Dynamic Business Logo
Home Button
Bookmark Button

Government Senate leader Eric Abetz says unemployed young Tasmanians should not be subsidised by working Australians and instead take up work as fruit pickers.  

Defending tough budget changes forcing unemployed under 30s off the dole every six months, the Employment Minister said young jobless people should look to seasonal work opportunities.

His comments were criticised by the Tasmanian Farmers & Graziers Association which said farmers would not act as “babysitters” for the government’s social welfare goals.

Fruit-picking is often popular with overseas workers and backpackers who have used it to boost their income while in Australia.

The youth unemployment rate in Tasmania is very high at 17 per cent with Senator Abetz saying he had previously driven a taxi, worked on a chicken farm and run a bread delivery route.

“There are many examples of jobs in my home state of Tasmania, for example fruit picking seasonal work, dairy farm jobs and the sad thing is in Tasmania over 90 per cent of fruit pickers come from overseas,” he told ABC radio.

“If people can come from overseas to pick the fruit in Tasmania, one wonders potentially why young unemployed Tasmanians couldn’t do the same task. “There is no right to demand from your fellow Australians that just because you don’t want to do bread delivery or a taxi run, or a stint as a farmhand, that you should therefore be able to rely on your fellow Australian to subsidise you.”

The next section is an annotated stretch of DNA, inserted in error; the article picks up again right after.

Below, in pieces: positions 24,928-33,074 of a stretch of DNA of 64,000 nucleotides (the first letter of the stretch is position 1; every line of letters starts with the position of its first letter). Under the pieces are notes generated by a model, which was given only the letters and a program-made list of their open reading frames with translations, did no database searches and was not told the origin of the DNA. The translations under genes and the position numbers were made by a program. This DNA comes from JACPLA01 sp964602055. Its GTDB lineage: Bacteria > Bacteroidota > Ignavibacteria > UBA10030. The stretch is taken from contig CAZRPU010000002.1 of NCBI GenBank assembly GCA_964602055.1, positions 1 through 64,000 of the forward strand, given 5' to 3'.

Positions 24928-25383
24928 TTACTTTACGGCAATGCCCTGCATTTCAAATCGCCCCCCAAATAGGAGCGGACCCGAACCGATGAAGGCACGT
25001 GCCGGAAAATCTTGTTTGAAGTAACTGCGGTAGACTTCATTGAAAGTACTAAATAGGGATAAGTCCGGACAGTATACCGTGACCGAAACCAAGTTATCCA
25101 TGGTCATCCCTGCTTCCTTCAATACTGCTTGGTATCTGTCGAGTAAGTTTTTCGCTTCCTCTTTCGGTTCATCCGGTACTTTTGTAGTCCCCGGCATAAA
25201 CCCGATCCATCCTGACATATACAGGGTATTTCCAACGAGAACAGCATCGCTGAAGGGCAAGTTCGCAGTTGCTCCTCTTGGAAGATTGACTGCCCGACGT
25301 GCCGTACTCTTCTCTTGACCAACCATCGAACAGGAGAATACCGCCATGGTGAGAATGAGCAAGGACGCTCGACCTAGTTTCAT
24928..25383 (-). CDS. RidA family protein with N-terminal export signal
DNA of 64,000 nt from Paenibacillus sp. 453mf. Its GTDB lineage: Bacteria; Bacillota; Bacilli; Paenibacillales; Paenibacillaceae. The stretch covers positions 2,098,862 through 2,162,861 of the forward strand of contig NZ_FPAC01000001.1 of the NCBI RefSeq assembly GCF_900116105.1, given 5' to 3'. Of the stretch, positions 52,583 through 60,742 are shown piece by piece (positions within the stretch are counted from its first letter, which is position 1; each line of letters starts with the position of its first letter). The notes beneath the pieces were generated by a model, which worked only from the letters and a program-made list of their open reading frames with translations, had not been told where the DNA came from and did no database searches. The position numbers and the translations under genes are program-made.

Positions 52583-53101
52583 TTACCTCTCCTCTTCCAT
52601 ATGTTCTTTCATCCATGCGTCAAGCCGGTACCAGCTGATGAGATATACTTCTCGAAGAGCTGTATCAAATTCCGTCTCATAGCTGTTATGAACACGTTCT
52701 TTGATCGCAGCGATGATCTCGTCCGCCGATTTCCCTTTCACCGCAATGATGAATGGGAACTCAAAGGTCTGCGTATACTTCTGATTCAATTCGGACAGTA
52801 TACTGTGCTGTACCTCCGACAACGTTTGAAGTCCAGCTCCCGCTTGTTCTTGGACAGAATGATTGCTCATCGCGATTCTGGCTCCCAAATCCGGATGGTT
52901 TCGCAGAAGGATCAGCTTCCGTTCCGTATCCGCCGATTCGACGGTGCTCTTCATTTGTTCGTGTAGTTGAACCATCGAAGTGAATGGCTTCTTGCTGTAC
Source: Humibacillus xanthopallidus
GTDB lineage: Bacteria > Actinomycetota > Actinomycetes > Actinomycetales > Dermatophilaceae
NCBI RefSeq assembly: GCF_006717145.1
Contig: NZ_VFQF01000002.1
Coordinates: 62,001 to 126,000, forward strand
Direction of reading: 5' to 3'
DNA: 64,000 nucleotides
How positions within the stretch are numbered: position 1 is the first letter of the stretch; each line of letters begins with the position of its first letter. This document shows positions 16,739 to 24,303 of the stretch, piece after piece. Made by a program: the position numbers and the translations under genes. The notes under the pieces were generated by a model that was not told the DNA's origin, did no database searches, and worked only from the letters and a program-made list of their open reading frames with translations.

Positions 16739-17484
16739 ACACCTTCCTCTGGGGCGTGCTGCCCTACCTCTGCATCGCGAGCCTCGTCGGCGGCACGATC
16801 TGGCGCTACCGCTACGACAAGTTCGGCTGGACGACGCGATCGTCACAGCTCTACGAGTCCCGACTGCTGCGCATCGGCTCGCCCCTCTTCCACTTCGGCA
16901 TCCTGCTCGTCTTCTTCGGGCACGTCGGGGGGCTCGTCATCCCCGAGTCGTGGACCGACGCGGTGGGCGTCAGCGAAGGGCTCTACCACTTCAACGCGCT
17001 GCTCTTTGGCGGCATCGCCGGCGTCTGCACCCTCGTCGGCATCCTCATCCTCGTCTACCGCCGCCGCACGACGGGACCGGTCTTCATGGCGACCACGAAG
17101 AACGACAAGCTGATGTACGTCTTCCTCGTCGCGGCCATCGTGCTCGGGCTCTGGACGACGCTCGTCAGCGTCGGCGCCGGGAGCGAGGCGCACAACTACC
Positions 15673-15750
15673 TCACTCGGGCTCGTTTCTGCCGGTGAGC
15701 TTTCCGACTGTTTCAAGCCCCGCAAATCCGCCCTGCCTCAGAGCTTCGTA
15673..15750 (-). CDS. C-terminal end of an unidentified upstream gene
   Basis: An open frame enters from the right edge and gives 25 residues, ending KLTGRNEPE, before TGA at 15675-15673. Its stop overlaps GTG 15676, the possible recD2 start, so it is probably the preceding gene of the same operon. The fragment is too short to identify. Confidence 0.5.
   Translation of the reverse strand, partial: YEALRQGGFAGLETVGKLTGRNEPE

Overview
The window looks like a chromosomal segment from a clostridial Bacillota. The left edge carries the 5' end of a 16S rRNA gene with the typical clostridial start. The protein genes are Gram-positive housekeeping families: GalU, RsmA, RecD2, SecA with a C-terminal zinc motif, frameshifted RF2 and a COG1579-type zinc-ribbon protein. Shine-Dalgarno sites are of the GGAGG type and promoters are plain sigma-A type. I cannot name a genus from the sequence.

Tasmanian Farmers & Graziers Association spokeswoman Jan Davis clarified the fruit-picking jobs were seasonal and required a significant degree of skill. She said she would follow up Senator Abetz’s comments directly with the minister.

“We can’t be held to deliver social welfare outcomes within a business structure,” she told the ABC.

“If the Government wants us to be babysitters and to run these social welfare programs we will have a conversation about what’s involved in that, but it won’t be as a part of a commercial offering.”

What do you think?

    Be the first to comment

Add a new comment

Joe Kelly

Joe Kelly

Joe Kelly is a writer for Dynamic Business. He has previously worked in the Canberra Press Gallery and has a keen interest in business, the economy and federal policy. He also follows international relations and likes to read history.

View all posts